Printed Matter will also host a special exhibition of books, posters, and ephemera byRichard Prince, as well as screenings, book signings, and performances. Other events include the Contemporary Artists’ Books Conference, cosponsored with the Art Libraries Society of New York (ARLIS/NY).

The Fair will open for preview October 1, 6-8 PM at P.S.1. Following the preview, Deitch Studios, Long Island City will generously host an evening of exciting performances to benefit Printed Matter. Tickets begin at $20 and include limited artist editions.

The NY Art Book Fair is free and open to the public. For more information please visitwww.nyartbookfair.com.

P.S.1 Contemporary Art Center is located at 22-25 Jackson Avenue, Long Island City, NY.

Printed Matter, Inc. is an independent 501(c)3 nonprofit organization founded in 1976 by artists and art workers with the mission to foster the appreciation, dissemination, and understanding of artists’ books and other artists’ publications.

Printed Matter, Inc. has received support, in part, through grants from the National Endowment for the Arts, the New York State Council on the Arts, the New York City Department of Cultural Affairs, the Milton & Sally Avery Arts Foundation, The Cowles Charitable Trust, the Foundation for Contemporary Arts, the Erste Foundation, The Gladys Krieble Delmas Foundation, The Gesso Foundation, The Horace W. Goldsmith Foundation, Tekserve, The Andy Warhol Foundation for the Visual Arts, and individuals worldwide.


Printed Matter, Inc.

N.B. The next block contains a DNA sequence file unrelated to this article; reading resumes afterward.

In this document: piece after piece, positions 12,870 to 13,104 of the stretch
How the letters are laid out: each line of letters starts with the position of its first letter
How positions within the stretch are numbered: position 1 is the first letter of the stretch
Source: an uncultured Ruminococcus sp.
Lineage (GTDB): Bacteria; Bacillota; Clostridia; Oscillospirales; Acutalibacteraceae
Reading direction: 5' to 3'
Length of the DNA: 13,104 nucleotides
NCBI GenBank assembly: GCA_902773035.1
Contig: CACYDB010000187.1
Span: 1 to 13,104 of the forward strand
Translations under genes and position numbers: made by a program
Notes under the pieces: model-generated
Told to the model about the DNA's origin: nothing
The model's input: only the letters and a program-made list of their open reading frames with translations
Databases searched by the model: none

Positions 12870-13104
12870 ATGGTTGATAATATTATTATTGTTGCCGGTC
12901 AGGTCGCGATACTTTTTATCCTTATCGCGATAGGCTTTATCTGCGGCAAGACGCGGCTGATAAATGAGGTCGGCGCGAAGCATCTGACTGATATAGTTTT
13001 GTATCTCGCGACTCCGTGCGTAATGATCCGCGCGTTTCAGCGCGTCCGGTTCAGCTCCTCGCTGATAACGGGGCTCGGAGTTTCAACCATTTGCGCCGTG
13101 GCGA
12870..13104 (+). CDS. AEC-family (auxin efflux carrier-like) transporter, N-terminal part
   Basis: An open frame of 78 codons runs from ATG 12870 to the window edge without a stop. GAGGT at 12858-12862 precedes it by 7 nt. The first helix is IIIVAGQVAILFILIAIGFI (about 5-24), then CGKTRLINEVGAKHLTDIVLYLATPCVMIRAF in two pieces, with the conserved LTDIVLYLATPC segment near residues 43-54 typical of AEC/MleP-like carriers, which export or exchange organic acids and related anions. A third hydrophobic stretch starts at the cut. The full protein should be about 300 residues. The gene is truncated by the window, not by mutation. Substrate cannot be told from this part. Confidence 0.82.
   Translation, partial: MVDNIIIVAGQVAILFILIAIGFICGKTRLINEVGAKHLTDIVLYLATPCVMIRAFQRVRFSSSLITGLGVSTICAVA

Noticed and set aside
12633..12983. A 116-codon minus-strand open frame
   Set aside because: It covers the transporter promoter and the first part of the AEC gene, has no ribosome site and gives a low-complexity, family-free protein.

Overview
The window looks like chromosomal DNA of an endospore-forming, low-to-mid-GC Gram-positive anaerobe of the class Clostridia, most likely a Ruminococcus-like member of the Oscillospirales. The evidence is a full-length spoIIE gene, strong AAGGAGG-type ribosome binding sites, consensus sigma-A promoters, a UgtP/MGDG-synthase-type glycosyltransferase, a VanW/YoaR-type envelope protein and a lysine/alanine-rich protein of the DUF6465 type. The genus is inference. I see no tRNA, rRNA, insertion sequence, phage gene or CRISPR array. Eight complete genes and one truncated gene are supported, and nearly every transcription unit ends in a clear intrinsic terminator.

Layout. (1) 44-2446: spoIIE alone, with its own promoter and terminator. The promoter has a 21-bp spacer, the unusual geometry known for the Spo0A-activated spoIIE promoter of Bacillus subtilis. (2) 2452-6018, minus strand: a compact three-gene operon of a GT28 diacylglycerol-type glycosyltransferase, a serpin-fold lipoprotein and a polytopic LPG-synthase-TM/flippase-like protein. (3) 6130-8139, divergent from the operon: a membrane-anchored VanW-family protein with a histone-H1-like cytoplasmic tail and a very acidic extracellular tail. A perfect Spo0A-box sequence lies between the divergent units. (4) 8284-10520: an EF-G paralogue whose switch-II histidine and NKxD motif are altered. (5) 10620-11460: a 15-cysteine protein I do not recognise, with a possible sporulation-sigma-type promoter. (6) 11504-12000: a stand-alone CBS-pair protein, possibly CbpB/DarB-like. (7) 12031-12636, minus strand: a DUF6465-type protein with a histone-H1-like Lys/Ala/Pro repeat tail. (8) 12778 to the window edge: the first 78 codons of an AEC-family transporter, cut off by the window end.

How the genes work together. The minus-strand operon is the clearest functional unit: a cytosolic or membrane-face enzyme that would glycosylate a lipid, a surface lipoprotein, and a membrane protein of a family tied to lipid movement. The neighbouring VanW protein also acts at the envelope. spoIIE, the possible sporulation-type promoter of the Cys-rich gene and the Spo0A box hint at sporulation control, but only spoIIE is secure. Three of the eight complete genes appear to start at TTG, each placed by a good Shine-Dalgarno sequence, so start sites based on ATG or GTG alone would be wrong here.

195 Tenth Avenue
New York, NY 10011
www.printedmatter.org

T: 212 925 0325
F: 212 925 0464

Send postcards…

I have a stack of 500 postcards on my desk–minus several I have mailed out so far, to mail artists and art lovers in the USA, UK, Italy and Germany. My 500 postcards each have a color image on the front, of  my painting titled Splash. I hand-write a note on the back below where my name and blog link are printed.

Postcards are back. Could this revival be a reaction to our prodigious emailing and txt msging? Very possibly. Postcards need to be chosen – a large part of the fun – handwritten and dropped into an old-fashioned letter box with a stamp in place. That itself demands a special trip to a Post Office. Postcards demand that bit more effort from the sender than texting, which is partly why they are fun to receive. They’re also one of the very few forms of handwritten correspondence put out in the mail these days.

It’s easy to have your own postcards printed, and use them to promote yourself as an artist. I used the Modern Postcard  company to print my 500 postcards. I emailed my image to Modern Postcard, paid my bill, and the cards were delivered to my door.

After researching local galleries, I selected a few to receive one of my postcards (with my link on the back). The reason? An email may easily be deleted, but a postcard in the hand is hard to ignore.